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Thread: The Supreme Court, bastion of conservatism

  1. #1891
    功 流感 战斗机 Uncle Ted's Avatar
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    I guess AOC didn't get the memo... don't talk about expanding the court until AFTER the election:

    "If there is one thing I am, it's always right." -Ted Nugent.
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  2. #1892

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    Quote Originally Posted by Uncle Ted View Post
    I guess AOC didn't get the memo... don't talk about expanding the court until AFTER the election:

    It actually would be better for AOC's political career if Trump stays in power for another 4 years. 4 more years of Trump and the pendulum is likely to swing much harder to the left than it will right now.
    Prepare to put mustard on those words, for you will soon be consuming them, along with this slice of humble pie that comes direct from the oven of shame set at gas mark “egg on your face”! -- Moss

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  3. #1893
    Corporate lackey for Jesus Jeff Lebowski's Avatar
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    Quote Originally Posted by Donuthole View Post
    It actually would be better for AOC's political career if Trump stays in power for another 4 years. 4 more years of Trump and the pendulum is likely to swing much harder to the left than it will right now.
    This is correct.
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  4. #1894

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    Quote Originally Posted by Moliere View Post
    Glad to know that liberals are as good at fear mongering as conservatives.
    Wasn't it the ACA that outlawed insurance companies refusing to cover preexisting conditions? The thought is if she's the deciding vote in declaring it unconstitutional that the industry goes back to where it was.

    The current case I don't get though. If the rationale in trying to strike down the ACA was that the mandate to buy insurance wasn't Constitutional but Roberts engineered a ruling saying that the penalty since it was collected by the IRS was therefore a tax, and therefore Constitutional. Then once the penalty was taken away some states sued saying the tax is now gone so it's now Unconstitutional! Yippee! But wait, if there is no penalty for not buying insurance then is there an unConstitutional mandate anymore? Nope. The whole argument seems illogical to me, maybe someone can explain it.
    Last edited by BlueK; Yesterday at 03:59 AM.

  5. #1895

    Default The Supreme Court, bastion of conservatism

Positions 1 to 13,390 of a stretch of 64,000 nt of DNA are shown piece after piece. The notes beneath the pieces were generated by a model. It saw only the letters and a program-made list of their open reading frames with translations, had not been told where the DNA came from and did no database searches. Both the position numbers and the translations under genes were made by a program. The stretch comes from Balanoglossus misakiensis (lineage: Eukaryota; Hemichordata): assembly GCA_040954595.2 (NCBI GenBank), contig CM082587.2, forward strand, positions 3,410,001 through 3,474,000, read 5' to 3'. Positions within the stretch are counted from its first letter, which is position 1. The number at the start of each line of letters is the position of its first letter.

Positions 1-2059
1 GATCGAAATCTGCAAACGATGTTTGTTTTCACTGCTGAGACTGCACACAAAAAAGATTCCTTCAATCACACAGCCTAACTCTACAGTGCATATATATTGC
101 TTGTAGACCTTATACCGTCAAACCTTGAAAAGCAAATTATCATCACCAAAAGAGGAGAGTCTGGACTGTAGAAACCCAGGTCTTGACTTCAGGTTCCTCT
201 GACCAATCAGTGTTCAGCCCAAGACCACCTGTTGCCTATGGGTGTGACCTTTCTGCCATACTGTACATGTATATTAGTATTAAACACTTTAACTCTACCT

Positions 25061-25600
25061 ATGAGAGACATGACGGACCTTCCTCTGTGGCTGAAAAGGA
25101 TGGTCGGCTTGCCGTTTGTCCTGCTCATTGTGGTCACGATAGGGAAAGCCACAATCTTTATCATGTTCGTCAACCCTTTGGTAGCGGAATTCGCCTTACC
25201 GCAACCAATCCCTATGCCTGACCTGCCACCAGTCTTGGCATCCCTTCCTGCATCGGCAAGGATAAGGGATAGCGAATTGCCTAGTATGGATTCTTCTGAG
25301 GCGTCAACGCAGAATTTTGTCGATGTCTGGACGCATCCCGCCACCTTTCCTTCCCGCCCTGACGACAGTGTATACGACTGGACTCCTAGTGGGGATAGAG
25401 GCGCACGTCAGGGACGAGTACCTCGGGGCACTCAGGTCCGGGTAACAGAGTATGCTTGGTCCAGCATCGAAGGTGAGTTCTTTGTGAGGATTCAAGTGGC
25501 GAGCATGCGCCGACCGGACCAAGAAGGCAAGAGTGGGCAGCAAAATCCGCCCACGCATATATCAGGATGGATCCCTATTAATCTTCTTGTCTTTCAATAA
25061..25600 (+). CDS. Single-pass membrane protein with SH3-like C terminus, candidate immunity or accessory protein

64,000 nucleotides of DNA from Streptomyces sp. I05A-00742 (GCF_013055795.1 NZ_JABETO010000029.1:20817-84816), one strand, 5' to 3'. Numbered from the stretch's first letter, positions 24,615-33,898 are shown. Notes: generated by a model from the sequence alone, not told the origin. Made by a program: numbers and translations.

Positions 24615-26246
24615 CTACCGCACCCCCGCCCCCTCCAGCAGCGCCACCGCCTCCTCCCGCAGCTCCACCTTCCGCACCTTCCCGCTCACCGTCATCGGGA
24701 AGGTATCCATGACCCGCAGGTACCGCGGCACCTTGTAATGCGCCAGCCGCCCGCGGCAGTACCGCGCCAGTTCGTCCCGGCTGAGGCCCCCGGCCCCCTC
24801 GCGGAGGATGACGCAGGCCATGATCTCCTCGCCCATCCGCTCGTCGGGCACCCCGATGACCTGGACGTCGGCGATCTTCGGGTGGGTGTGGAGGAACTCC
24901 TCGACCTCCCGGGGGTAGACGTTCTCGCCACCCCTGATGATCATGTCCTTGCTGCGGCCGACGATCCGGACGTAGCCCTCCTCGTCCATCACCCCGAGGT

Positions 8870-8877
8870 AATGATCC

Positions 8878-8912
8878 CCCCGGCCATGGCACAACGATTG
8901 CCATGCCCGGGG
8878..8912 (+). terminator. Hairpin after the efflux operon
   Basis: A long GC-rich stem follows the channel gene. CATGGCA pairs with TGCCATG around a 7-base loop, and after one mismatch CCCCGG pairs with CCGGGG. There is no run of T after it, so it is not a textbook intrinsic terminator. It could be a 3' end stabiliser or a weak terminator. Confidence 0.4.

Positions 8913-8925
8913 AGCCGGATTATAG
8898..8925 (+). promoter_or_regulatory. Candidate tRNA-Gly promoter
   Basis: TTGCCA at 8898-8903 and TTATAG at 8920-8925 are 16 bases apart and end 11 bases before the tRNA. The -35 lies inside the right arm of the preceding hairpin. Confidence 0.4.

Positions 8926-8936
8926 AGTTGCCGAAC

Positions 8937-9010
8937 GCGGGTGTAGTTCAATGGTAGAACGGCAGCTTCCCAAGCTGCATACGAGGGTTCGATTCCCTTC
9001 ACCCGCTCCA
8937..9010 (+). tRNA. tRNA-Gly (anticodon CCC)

Quote Originally Posted by BlueK View Post
    Wasn't it the ACA that outlawed insurance companies refusing to cover preexisting conditions? The thought is if she's the deciding vote in declaring it unconstitutional that the industry goes back to where it was.

    The current case I don't get though. If the rationale in trying to strike down the ACA was that the mandate to buy insurance wasn't Constitutional but Roberts engineered a ruling saying that the penalty since it was collected by the IRS was therefore a tax, and therefore Constitutional. Then once the penalty was taken away some states sued saying the tax is now gone so it's now Unconstitutional! Yippee! But wait, if there is no penalty for not buying insurance than is there an unConstitutional mandate anymore? Nope. The whole argument seems illogical to me, maybe someone can explain it.
    I know! What are they even arguing about? Why don’t the idiots just check what the constitution says about it

  6. #1896

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    Quote Originally Posted by Now who’s the dean? View Post
    I know! What are they even arguing about? Why don’t the idiots just check what the constitution says about it
    The ACA is old news. The republican party would be smart to move on from "repeal and replace" or attempts to get the courts to strike it down.

  7. #1897
    Princeps Inter Pares
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    Quote Originally Posted by BlueK View Post
    Wasn't it the ACA that outlawed insurance companies refusing to cover preexisting conditions? The thought is if she's the deciding vote in declaring it unconstitutional that the industry goes back to where it was.

    The current case I don't get though. If the rationale in trying to strike down the ACA was that the mandate to buy insurance wasn't Constitutional but Roberts engineered a ruling saying that the penalty since it was collected by the IRS was therefore a tax, and therefore Constitutional. Then once the penalty was taken away some states sued saying the tax is now gone so it's now Unconstitutional! Yippee! But wait, if there is no penalty for not buying insurance than is there an unConstitutional mandate anymore? Nope. The whole argument seems illogical to me, maybe someone can explain it.
    The logic, as I understand it, is that under the NFIB v. Sebellius ruling, the mandate was constitutional because it was a tax. That holding meant that the Court did not have to consider the next step: if the mandate is unconstitutional, does the entire act fail, or can the mandate be stricken and the rest of the act preserved.